Forest industry – new ideas or old dogmas?
By Peter Ewart
More and more logs are going to be shipped out of Timber Supply Areas in the Interior of BC as more and more mills are shut down. That was the message communicated last week by Dave Peterson, Assistant Deputy Minister, from the Ministry of Forests, Lands, and Natural Resource Operations.
Peterson was speaking on a panel at the annual Conference of Association of BC Forest Professionals in Prince George which included representatives from the largest forest companies in the province, Michael Armstrong of COFI and Rick Jeffrey of the Coast Forest Products Association.
Essentially, all three panelists are saying the same thing. Nothing can be done about the large forest companies continuing to hold on to timber rights even after they shut down mills. Workers, First Nations, small and medium businesses, and communities will just have to live with the situation of logs being shipped out. Optimizing and maintaining the supply chain for the big forest companies is paramount.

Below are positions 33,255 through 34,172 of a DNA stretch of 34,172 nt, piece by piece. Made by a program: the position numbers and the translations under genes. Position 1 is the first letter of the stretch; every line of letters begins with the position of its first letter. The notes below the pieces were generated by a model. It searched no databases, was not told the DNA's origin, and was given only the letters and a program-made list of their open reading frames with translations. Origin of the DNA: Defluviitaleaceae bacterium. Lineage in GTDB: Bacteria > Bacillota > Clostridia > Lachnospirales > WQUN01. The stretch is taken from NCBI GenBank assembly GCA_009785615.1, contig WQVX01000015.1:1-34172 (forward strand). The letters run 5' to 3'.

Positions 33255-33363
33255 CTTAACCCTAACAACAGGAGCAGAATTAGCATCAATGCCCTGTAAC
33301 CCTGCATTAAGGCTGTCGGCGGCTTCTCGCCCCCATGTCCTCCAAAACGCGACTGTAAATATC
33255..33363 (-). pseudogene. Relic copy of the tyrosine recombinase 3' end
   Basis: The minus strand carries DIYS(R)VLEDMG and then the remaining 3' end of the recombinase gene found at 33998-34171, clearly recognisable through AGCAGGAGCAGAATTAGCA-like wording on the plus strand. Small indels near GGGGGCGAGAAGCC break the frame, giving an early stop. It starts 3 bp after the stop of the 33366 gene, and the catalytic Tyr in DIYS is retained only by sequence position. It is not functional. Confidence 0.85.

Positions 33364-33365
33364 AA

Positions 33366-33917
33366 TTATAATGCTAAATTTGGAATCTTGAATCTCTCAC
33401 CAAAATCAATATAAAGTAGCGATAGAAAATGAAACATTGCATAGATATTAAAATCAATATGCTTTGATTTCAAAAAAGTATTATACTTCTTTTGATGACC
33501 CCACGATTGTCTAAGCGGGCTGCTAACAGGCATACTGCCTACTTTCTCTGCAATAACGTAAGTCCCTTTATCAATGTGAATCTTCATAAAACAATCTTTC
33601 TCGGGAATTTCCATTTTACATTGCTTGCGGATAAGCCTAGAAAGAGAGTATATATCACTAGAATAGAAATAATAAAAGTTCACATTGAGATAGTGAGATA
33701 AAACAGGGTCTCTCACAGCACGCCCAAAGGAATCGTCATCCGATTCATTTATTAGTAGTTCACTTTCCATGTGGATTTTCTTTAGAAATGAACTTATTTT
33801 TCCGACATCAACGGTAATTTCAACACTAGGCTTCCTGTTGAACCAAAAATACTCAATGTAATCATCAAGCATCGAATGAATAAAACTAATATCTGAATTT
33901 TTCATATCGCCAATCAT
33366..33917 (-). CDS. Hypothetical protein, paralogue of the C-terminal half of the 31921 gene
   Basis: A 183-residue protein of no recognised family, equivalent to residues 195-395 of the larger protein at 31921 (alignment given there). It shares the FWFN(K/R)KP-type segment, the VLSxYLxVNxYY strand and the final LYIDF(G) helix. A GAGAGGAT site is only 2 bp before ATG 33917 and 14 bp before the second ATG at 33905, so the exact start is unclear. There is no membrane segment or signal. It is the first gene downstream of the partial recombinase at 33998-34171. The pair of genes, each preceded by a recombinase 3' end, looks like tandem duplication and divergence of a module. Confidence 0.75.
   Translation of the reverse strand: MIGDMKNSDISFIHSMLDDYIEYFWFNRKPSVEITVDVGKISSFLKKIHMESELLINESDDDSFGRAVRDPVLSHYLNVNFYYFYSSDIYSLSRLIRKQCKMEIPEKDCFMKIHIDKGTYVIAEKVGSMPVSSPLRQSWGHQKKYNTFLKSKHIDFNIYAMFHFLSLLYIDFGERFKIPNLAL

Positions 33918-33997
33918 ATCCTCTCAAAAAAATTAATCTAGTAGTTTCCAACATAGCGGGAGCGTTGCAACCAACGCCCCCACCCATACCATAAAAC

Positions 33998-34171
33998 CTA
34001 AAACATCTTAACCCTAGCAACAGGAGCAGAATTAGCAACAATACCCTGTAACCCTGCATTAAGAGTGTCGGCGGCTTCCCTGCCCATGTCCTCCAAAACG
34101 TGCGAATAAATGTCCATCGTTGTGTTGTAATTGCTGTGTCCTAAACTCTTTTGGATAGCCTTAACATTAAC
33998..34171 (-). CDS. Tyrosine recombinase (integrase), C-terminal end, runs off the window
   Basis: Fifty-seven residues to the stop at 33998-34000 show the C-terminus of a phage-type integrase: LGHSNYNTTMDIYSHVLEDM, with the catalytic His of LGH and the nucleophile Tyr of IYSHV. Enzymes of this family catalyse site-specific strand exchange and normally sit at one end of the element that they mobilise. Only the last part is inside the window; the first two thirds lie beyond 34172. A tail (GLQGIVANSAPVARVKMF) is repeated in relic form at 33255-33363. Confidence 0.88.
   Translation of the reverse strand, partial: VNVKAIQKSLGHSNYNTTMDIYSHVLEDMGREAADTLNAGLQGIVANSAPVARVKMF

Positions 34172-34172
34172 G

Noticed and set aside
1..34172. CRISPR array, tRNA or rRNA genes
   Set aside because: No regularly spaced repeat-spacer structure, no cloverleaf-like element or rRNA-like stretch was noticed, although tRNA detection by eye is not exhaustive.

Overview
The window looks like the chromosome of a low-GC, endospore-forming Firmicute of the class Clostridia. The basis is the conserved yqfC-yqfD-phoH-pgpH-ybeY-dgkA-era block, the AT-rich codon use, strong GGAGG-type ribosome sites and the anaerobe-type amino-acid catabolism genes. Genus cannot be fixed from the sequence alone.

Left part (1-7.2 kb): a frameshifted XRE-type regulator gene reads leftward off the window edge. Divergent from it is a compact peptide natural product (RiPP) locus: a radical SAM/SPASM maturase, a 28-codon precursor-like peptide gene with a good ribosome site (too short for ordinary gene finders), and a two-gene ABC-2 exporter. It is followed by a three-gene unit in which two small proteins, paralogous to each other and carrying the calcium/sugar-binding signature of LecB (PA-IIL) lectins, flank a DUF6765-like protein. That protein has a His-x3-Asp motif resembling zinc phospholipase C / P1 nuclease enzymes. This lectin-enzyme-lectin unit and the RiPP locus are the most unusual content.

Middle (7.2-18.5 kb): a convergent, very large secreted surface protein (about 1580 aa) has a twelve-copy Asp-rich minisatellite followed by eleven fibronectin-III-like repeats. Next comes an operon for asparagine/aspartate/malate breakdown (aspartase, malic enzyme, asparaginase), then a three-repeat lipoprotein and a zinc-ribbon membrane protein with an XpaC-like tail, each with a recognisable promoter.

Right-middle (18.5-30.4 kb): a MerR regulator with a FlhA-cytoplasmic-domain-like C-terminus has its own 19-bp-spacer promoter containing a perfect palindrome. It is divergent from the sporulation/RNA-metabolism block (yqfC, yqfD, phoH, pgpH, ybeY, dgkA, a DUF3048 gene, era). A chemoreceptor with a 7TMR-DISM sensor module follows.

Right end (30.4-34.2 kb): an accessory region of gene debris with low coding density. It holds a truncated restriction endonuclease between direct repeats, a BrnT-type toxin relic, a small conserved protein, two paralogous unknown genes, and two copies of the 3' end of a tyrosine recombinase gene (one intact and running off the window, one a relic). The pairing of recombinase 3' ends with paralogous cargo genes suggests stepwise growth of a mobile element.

But Interior communities such as Fort Nelson and Merritt think quite differently. In recent years, both have had mills shut down while logs are shipped out. And they have spoken out strongly against this practice.
For example, the Northern Rockies Regional Municipality issued a statement at the end of last year about how the Municipality is “experiencing the downside of BC’s forest tenure system.” The statement explains how “changes to the BC Forest Act in 2003 … removed ‘mill appurtenancy’ provisions that required Forest License holders to process wood in the area where it was harvested.” Specifically, this change has rendered “collateral damage” on many small communities in the province and “threatens their economic sustainability” (1).